Holy Island

My pilgrimage has taken me to Holy Island, one of the Farne islands off the East Coast of England. This was the seat of Christianity for the borders region of Scotland/England. It was settled by Cuthbert, a monk sent out from Iona to evangelize Scotland/England in the mid to late 600’s. This island is much larger than Iona, and is a tidal island, so only accessible during low tide. They even have warning posters showing a nearly submerged vehicle “this could be you.”
There are similarities between Iona and Holy Island, many people come here as a pilgrimage to worship or spend quiet moments in St. Mary’s church, which was established by Aidan one of Cuthbert’s monks. This church suffered similar fate to the Abbey on Iona and was sacked several times by the Vikings. However, this church boasts a written declaration of apology from the king of Norway for the attacks.
There is also a historic aspect to the island, yes, beyond really old churches, there is a Castle on the far end of the island. Lindisfarne Castle was a military garrison on the peak of the island, established to watch for attacks. A neighboring castle, Bambaugh, is across the waters and can just be seen on fair days. Lindisfarne Castle was purchased by a wealthy owner in the early 1920’s and converted it to a family home. Now in the care of the National Trust, it has been maintained in its family condition and is open to viewing.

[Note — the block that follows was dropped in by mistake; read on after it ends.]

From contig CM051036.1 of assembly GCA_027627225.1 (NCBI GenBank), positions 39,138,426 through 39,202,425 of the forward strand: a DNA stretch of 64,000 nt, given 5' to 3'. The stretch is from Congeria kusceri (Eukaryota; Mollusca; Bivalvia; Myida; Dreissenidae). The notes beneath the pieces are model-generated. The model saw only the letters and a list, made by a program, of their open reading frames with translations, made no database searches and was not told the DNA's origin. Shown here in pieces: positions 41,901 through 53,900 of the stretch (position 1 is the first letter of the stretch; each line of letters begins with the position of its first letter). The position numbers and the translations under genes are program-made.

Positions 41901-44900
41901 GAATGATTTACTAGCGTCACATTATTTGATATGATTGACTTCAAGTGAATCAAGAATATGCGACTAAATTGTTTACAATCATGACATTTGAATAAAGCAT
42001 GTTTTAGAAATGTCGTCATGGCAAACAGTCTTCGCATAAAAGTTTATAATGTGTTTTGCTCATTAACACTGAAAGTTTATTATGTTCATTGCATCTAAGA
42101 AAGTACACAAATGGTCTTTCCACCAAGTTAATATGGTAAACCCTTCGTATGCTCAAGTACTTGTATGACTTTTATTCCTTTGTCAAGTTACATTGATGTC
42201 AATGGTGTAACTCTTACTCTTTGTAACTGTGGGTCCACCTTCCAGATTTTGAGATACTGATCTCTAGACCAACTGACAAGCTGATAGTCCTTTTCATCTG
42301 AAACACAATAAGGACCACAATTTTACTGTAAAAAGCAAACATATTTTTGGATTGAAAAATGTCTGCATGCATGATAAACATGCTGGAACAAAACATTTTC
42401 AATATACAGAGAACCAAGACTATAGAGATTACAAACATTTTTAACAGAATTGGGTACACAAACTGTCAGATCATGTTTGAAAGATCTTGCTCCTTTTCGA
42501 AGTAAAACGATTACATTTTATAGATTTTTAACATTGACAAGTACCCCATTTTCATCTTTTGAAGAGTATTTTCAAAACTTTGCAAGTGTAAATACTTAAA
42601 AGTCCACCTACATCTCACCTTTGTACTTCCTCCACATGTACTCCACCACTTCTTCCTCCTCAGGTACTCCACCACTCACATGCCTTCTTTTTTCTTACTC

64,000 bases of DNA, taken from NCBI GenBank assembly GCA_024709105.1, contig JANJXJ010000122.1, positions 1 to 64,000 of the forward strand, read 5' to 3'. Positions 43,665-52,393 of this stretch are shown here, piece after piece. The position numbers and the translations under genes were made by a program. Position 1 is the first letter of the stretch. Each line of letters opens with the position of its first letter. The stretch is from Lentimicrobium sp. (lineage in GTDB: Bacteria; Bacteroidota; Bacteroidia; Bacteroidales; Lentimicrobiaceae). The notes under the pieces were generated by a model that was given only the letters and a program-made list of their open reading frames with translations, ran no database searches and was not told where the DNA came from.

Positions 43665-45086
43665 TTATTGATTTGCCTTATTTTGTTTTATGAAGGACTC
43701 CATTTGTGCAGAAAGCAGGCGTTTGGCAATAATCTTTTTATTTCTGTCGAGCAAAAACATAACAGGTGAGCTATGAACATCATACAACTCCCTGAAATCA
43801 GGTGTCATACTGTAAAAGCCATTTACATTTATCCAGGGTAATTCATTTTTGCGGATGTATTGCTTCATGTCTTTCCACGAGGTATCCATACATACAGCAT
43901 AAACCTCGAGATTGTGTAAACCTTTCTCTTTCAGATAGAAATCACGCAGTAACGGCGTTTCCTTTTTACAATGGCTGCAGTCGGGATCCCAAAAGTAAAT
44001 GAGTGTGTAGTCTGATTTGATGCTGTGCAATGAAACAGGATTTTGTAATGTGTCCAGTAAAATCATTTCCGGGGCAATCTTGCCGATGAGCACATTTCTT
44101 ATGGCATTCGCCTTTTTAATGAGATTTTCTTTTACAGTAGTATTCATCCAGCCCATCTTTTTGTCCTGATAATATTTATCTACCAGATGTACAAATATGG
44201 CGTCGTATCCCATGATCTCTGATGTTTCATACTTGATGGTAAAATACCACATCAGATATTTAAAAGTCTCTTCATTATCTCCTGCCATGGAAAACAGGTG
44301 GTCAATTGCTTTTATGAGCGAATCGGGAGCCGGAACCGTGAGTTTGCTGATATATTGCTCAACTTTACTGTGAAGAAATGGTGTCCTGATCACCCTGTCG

And there is a quietness to the island that is shared, once the tide comes in and all who are not staying have long since gone. The streets are deserted and there is peaceful calm of only pedestrian traffic. Perhaps thin places require stillness in a busy life, so that we can feel the presence of God.

This entry was posted in Uncategorized. Bookmark the permalink.

Leave a Reply

Fill in your details below or click an icon to log in:

WordPress.com Logo

You are commenting using your WordPress.com account. Log Out /  Change )

Google photo

You are commenting using your Google account. Log Out /  Change )

Twitter picture

You are commenting using your Twitter account. Log Out /  Change )

Facebook photo

You are commenting using your Facebook account. Log Out /  Change )

Connecting to %s